When the NY Times & Wired fight over passwords...
Over the last month or so I noticed a re-occuring notion in my Twitter feed. It came at me from @wired , @orangebusiness , @WSJ and various retweets by friends and Twitter connections. At first it seemed like just another bubbling up of security concerns.
when the NY Times and Wired disagree over... passwords!
On Nov 7th the New York Times published an article on securing yourself online "How to Devise passwords to drive hackers away" and I saw a few tweets about it. Honestly, I pulled up the link but didn't really give it more than a glance as I assumed it was another article about using a number in your password and making it a phrase. Both are decent suggestions but I had seen this "news" before.
As the week wore on I noticed several tweets and re-tweets about a Wired magazine story "The New York Times Is Wrong: Strong Passwords Can’t Save Us". This got my attention since it was one major publication calling out another. There were follow-up links to the main Wired cover story, "Kill the Password: Why a String of Characters Can’t Protect Us Anymore". That is when I started to read instead of skim (I suggest you do the same) and that's when I got hooked.
what Orange Business Services bloggers have to say about that
After digesting the Wired story and the original NY Times article I went to our Orange blog to see what we had in our security tags. Coincidentally one of our bloggers had a very good post with this interesting graphic (passwords: the key to keeping your secrets locked up tight ).
Basically it tells you how long it would take to process a hack on your account based on how long and complicated your password happens to be; the main quote "If your password has over 13 characters, you can assume it will be nearly uncrackable".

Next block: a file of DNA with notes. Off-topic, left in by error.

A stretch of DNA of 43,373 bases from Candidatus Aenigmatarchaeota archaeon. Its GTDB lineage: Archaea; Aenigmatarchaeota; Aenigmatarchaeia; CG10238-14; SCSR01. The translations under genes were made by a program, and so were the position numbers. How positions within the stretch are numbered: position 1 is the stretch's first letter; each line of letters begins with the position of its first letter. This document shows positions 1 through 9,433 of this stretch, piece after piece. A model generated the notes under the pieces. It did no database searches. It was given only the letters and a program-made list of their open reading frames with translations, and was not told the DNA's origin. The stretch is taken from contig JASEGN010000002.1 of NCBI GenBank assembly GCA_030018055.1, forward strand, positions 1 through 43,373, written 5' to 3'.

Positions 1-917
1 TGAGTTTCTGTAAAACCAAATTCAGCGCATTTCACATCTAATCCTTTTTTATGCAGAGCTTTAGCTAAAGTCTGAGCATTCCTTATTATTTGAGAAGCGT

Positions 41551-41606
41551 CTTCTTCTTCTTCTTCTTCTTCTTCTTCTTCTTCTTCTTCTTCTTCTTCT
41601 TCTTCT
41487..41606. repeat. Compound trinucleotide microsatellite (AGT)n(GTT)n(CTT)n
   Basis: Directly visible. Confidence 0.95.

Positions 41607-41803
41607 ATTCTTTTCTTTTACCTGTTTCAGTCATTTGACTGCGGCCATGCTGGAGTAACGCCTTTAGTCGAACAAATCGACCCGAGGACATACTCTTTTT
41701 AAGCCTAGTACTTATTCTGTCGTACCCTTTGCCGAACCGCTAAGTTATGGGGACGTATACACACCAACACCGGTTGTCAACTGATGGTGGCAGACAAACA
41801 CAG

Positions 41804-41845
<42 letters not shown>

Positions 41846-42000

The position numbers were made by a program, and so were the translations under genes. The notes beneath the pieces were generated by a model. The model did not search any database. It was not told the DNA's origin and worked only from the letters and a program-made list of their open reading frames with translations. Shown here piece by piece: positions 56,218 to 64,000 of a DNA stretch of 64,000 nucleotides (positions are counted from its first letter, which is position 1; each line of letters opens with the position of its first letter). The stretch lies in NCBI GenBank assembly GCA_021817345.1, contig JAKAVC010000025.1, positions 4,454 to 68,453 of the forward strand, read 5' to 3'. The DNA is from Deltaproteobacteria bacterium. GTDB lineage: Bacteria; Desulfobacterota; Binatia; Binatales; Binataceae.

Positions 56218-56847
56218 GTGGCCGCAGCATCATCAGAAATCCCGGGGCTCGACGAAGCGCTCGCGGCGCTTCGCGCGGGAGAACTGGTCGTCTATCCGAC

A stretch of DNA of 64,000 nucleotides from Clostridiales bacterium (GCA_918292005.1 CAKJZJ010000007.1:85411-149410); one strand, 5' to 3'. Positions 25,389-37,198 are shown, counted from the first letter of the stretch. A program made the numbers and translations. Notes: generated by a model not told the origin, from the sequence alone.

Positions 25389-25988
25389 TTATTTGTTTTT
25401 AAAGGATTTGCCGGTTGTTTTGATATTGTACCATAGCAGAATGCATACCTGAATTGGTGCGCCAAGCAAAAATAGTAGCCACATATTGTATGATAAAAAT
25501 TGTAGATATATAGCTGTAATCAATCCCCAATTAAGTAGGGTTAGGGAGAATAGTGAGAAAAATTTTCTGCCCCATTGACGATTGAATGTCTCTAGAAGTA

so what should we learn from that?
Until I had read the Wired article, I would have agreed with the NYT and our blogger almost entirely. A long complicated password should be enough. In fact, I have said a version of this next statement to many friends and relatives; "just make sure your password isn't in the dictionary. Hackers aren't going to waste time to get at your AOL email."
But the vulnerability in reseting those passwords or the shear collosal task in managing a 12+ character password for each account made me realize that I needed a plan. So I went back to the Wired author's main regret, if he had turned on two-factor authentication for his Gmail, the hack would have ended there.
conclusion and next step
And that is what I did. Not just for me but for every family member that was lucky enough (or unlucky, since they had to deal with me) to have brought their laptop to our Family Thanksgiving weekend. It took about 8 minutes per person to turn on the feature, secure their laptop, iPad, phone and associated apps that rely on a Gmail login.
Now be aware, that was 8 minutes per person but I did not click on all the buttons or enter the passwords. I simply walked each person through the process so they could se what exactly was being enabled and how it would affect them. Which is to say, not at all.
Part two of this adventure will walk you through how easy it is to turn on two factor authentication for Google and Dropbox plus a bit about the market. If you have worked in IT for more than a few years, you have likley carried one of those RSA keyfobs. They just might be a thing of the past.
picture credit: © asrawolf - Fotolia.com
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